Law and religion round-up – 13th February

Charities Bill (Northern Ireland)

The Charities Bill (Northern Ireland) passed its final stage on 8 February. In summary, it largely overrides the judgment of the Court of Appeal in McKee & Hughes v The Charity Commission for Northern Ireland [2020] NICA 13, in which the Court held that the Commission’s staff did not have any decision-making powers when acting alone, and restores what was thought to be the position prior to that judgment. It will:

  • make previous decisions taken by staff of the Charity Commission for Northern Ireland lawful except where to do so could impinge on the rights of individuals under the ECHR;
  • provide refreshed appeal rights for decisions made lawful by the Bill, extending the timeframe for those appeals from 42 days to 91 days from the date of Royal Assent;
  • ensure that charities do not have to account for past periods where they have not continued to do so voluntarily, but will instead be required to report on their first full financial year from 1 April 2022;
  • provide that some decisions required of the Commission may be delegated to Commission staff provided they are set out in a Scheme of Delegation which will be subject to public consultation while stipulating that certain decisions will never be taken by staff; and
  • provide a power for the introduction of a registration threshold below which charities would not be required to register with the Commission or be subject to annual reporting requirements, via subordinate legislation at some future point if deemed appropriate.

Cohabiting couples in England & Wales

The House of Commons Women and Equalities Committee has published the evidence taken on 2 February from Tom Pursglove MP, Parliamentary Under-Secretary of State at the MoJ, Mike Freer MP, Parliamentary Under-Secretary of State at the Government Equalities Office and Neal Barcoe Deputy Director, Family Justice Policy, MoJ – here – and from Professor Nick Hopkins, Law Commissioner for Property, Family and Trust Law at Law Commission, here.

Neil Barcoe told the Committee [Q 149] that the Law Commission was proposing to make it easier for religious-only weddings to come within the ambit of what is recognised by the state by removing the buildings element of the current law, so as long as the celebrant is authorised and it is a legal marriage. That would capture more religious-only weddings, which may currently take place in a restaurant or somebody’s parents’ home, which is not recognised. The Commission was also looking at bringing more of these weddings within the ambit by amending the law so that if one party to a wedding believes that the celebrant is authorised it would be considered a void marriage rather than as, at present, a non-marriage – which would give them full access to the financial remedies that are available on divorce.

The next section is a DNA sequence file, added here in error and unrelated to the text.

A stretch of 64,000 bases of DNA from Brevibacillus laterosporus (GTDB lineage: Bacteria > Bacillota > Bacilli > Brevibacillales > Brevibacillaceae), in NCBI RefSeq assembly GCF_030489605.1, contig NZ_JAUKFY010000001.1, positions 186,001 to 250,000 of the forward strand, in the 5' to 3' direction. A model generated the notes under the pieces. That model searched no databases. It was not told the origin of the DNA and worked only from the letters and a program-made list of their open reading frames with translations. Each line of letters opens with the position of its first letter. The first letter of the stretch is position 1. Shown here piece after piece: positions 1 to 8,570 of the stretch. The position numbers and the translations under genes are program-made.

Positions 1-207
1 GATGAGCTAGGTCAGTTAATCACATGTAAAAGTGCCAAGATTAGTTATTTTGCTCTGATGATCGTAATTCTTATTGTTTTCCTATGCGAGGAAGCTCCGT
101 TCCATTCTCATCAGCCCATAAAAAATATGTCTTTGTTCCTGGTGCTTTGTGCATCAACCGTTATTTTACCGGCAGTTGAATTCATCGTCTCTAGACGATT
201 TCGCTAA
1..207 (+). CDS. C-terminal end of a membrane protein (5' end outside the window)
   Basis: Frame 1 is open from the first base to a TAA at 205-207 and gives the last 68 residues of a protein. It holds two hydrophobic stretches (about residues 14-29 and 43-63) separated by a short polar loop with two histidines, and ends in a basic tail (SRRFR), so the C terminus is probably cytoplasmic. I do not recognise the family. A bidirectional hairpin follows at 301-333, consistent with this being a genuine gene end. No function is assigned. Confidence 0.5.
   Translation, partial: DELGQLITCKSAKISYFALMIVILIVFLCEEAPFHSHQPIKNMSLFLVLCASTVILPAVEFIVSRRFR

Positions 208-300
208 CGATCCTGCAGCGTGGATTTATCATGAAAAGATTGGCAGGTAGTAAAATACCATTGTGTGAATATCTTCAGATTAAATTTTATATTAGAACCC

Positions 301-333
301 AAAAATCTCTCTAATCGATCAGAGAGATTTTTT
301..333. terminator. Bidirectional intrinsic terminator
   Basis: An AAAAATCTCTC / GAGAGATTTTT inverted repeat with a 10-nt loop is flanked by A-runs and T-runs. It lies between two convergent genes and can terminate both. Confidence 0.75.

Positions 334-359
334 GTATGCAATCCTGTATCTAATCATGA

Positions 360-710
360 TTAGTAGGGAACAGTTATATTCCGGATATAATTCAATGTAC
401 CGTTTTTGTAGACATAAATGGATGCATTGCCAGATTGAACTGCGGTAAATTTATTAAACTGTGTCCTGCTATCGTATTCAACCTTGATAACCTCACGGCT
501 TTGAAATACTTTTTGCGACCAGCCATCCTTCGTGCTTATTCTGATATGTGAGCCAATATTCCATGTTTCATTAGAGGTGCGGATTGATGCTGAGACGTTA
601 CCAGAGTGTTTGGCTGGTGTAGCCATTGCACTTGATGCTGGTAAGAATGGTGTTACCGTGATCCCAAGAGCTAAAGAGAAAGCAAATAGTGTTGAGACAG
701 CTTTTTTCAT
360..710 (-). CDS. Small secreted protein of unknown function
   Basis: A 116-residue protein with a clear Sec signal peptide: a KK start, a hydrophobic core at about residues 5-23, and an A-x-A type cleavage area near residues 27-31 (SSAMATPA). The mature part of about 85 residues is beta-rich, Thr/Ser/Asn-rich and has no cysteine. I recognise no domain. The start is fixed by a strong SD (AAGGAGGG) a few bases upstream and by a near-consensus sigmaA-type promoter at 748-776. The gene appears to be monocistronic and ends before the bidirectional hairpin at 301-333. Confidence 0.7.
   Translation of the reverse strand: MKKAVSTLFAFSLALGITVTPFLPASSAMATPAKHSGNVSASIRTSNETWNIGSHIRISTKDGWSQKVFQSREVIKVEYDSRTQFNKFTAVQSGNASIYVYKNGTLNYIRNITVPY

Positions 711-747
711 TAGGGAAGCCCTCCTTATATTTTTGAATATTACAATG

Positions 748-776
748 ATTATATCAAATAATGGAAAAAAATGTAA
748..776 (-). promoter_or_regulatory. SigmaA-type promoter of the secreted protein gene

Professor Hopkins said in reply to Q 192:

“We were urged to consider going further and we were asked to consider providing that any religiously recognised wedding would at the very least result in a void marriage rather than a non-qualifying one. In our consultation paper, we have not provisionally proposed adopting that approach because all of the difficulties that have been raised with us in relation to religious-only weddings can also arise where people have had some ceremony other than a religious one, but a ceremony that is not legally recognised—for example, a couple who have a humanist wedding ceremony and do not also have a civil ceremony, or a couple who have a ceremony conducted by an independent celebrant who does not represent a religious or non-religious organisation but provides a ceremony for them—or indeed they can arise in relation to a couple who cohabit without having any type of ceremony at all.

Our view is that there comes a point where it is wrong to focus on the ceremony. We cannot solve all these problems by looking at the ceremony; we have to look at the relationship. There comes a point where the answer is not to impose a status on the ceremony, but where the answer is to have cohabitation reform that would ensure that all of those parties—whether they have cohabited, had a religious wedding or had some other non-legally recognised wedding—are protected.”

Faculty Jurisdiction (Amendment) Rules 2022

The Faculty Jurisdiction (Amendment) Rules 2022 were passed by General Synod by a show of hands on the afternoon of Wednesday 9 February 2022. These rules will now go before both Houses of Parliament for approval and, if approved, will come into force on 1 July 2022.

The amendment proposing that works to introduce wireless satellite broadband receiving equipment be added to List B was carried without a vote. However, the amendment to move the replacements of boilers to List B was too close to call by show of hands and was lost by a narrow margin: 142 in favour, 145 against, with 12 abstentions. As a consequence, the installation of like-for-like fossil fuel boilers and new oil tanks will now be subject to a full faculty application.

Summaries of our reviews on the consistory court judgments in which heating was a major consideration from 2017 to the present time are here. The most recent judgment to be added is Re All Saints Woodham [2022] ECC Gui 1 which balances the thermal and aesthetic replacement flooring to be used in conjunction with underfloor heating. A detailed description of the proposed flooring is given by the Senior Project Consultant to the Petitioners.

Safeguarding in the Church of England